CIO… the Colonial Athletic Association

Posted by Brian Goodman on January 15th, 2013

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Mark Selig is the RTC correspondent for the Colonial Athletic Association. You can also find more of his written work at or on Twitter @MarkRSelig.

Caught On Film

The CAA not only made a rare appearance on “SportsCenter,” but it reached the pinnacle of the iconic show’s Top Plays segment. Northeastern sophomore Quincy Ford’s double-clutch three-pointer to tie Drexel with 1.9 seconds remaining was selected the No. 1 play of Tuesday night. (Unfortunately it had no chance of unseating Jadaveon Clowney’s hit in the ongoing “Best of the Best” segment). Northeastern has become Buzzer Beater U. this season, but this is its first time penetrating the national sports scene with a late-game shot.

Check out the play:

And see it on SportsCenter:


Power Rankings

Typically, each week of the season brings a dose of clarity: The more available data, the more conclusions we can draw from trends and developments. But this year, in the Bizarro CAA, each week has seemingly brought new information to refute – rather than confirm – something we previously thought. As of Sunday, George Mason was the only Colonial squad ranked in the top 100 (or even the top 145) in terms of RPI, but that comes a day after a loss to UNC-Wilmington, which is treading in the 300s.

Here are this week’s power rankings (subject to change by the hour) along with an observation from this past week that might help to portend future developments. Or, given the way of the Bizarro CAA, may not.

  1. Delaware (8-8 overall, 3-0 in the CAA): Delaware has shot better than 50 percent in each of its two wins last week, and suddenly the Blue Hens look like an offensive juggernaut (by CAA standards), scoring more than a point per possession in each of their last five games. UDel’s 3-0 CAA start has come against teams with a combined 11-36 overall record, so it’s too early to anoint the Hens a head-and-shoulders favorite. But things are looking up in Newark. Devon Saddler is scoring a CAA-best 26.3 points per league game, and shooting a ridiculous 63.4 percent to get there. Fellow guard Jarvis Threatt’s 18.7-point average within CAA play ranks fourth.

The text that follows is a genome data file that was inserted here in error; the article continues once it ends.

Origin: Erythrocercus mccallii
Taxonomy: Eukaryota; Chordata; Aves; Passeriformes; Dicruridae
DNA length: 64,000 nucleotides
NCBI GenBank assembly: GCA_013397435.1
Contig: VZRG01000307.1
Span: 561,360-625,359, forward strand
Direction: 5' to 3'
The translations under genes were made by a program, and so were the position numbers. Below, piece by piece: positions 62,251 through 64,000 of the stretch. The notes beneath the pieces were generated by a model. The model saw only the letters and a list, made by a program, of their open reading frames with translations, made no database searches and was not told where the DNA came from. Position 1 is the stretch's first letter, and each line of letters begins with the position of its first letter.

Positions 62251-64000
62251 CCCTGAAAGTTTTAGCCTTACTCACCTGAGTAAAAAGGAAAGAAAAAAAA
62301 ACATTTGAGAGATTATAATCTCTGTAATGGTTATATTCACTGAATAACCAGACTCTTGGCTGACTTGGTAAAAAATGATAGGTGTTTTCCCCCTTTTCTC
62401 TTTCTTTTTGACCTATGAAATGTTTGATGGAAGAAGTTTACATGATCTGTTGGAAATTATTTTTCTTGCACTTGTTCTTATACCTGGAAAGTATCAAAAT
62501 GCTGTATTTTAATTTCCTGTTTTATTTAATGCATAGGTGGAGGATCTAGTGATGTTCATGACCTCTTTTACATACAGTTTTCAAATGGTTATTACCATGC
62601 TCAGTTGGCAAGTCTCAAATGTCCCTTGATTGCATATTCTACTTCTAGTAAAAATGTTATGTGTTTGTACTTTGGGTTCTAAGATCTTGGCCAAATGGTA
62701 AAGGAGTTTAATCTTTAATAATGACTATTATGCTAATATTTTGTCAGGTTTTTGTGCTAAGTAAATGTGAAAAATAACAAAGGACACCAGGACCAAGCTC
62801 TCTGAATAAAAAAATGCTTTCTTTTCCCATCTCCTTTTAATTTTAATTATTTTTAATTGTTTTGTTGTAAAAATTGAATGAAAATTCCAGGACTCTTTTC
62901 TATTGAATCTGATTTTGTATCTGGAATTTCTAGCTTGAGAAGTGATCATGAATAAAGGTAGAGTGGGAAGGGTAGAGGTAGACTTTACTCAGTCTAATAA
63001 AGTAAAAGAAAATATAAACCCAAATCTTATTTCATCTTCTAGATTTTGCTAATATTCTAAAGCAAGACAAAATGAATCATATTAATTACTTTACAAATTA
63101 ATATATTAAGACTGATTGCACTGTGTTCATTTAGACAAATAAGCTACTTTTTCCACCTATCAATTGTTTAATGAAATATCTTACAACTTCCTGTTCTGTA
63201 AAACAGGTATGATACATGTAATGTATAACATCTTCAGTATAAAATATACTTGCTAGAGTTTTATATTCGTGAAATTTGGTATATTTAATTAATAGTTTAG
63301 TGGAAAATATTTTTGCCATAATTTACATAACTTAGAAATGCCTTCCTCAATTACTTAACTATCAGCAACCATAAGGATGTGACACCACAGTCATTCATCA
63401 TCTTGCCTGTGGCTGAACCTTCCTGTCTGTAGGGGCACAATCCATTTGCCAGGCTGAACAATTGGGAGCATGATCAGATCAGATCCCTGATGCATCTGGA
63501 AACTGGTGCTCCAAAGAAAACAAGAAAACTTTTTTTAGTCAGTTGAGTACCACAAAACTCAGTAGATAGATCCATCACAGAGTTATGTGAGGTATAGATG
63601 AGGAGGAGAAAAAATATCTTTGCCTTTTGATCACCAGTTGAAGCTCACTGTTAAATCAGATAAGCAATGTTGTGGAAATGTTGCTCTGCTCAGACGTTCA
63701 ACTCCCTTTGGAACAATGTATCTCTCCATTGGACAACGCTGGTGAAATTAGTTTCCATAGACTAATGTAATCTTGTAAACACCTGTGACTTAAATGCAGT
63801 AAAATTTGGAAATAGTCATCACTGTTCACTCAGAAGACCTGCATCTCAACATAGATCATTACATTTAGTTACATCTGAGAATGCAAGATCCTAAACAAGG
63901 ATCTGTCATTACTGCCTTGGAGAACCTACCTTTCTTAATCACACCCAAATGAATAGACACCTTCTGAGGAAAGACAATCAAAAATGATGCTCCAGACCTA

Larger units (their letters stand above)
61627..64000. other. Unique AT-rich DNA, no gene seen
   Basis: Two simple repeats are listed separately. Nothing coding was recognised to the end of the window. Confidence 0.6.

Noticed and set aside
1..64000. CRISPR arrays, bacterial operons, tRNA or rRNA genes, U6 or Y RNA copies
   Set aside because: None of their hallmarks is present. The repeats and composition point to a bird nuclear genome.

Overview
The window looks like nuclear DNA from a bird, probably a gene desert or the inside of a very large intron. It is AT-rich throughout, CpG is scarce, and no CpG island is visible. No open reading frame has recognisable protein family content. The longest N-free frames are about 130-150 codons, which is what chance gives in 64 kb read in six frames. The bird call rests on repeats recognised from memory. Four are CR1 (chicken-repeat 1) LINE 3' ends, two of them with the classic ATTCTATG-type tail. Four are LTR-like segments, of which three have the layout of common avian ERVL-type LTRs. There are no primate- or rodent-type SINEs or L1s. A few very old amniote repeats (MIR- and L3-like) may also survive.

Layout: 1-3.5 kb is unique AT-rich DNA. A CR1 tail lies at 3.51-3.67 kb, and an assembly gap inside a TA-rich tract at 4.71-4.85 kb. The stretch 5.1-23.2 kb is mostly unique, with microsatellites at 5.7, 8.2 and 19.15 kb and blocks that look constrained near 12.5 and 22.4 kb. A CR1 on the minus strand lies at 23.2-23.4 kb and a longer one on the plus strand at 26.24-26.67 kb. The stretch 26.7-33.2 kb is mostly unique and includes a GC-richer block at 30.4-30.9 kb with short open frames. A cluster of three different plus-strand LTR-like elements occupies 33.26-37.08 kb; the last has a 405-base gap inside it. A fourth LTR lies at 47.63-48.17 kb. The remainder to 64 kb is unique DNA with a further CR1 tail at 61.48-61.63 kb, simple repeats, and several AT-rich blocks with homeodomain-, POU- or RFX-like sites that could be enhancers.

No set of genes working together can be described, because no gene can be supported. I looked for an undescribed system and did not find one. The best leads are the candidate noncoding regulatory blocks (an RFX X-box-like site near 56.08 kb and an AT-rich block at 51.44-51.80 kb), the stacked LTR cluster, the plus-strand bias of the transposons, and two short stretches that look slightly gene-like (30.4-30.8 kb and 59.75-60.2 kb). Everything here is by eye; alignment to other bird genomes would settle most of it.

The CAA Seems To Be Revolving Around Devon Saddler, Whose Scoring Average Is Among The Best In The Country. (News Journal/Saquan Stimpson)

    The CAA seems to be revolving around Devon Saddler (middle), whose scoring average is among the best in the country (News Journal/Saquan Stimpson)

  2. Northeastern (9-7, 4-0): Heading into the season, Northeastern’s biggest knock was its depth, particularly in the frontcourt. Don’t have many serviceable bigs? Use four guards at a time. Bill Coen has weaved his way around an unbalanced roster on the way to a 4-0 start in league play. The question is whether the Huskies’ winning strategy is sustainable. They were outrebounded by a combined 24 boards in wins against Drexel and Towson (two of the league’s better rebounding teams, it should be noted). Northeastern collects the fewest rebounds per game among CAA teams. Usually the league’s elite control the glass. Not necessarily so this year.
  3. Towson (8-9, 3-1): We like that Towson is a tough, physical team, and that should keep it in games all season. But the team’s 3-point shooting could keep the Tigers from winning some of those games. Towson made just 25 percent of its 3s last week, and the Tigers chucked a lot of them (40 to be exact). Northeastern’s zone defense on Saturday stifled Towson, which struggled to get junior man-beast Jerelle Benimon as many touches as he got in the 99-86 double-OT win against William & Mary (Benimon’s usage rate was 25.9 percent vs. W&M compared to 19.4 percent vs. NU). The best way to beat most zones is by making open 3-pointers. Towson might not have the best personnel for that.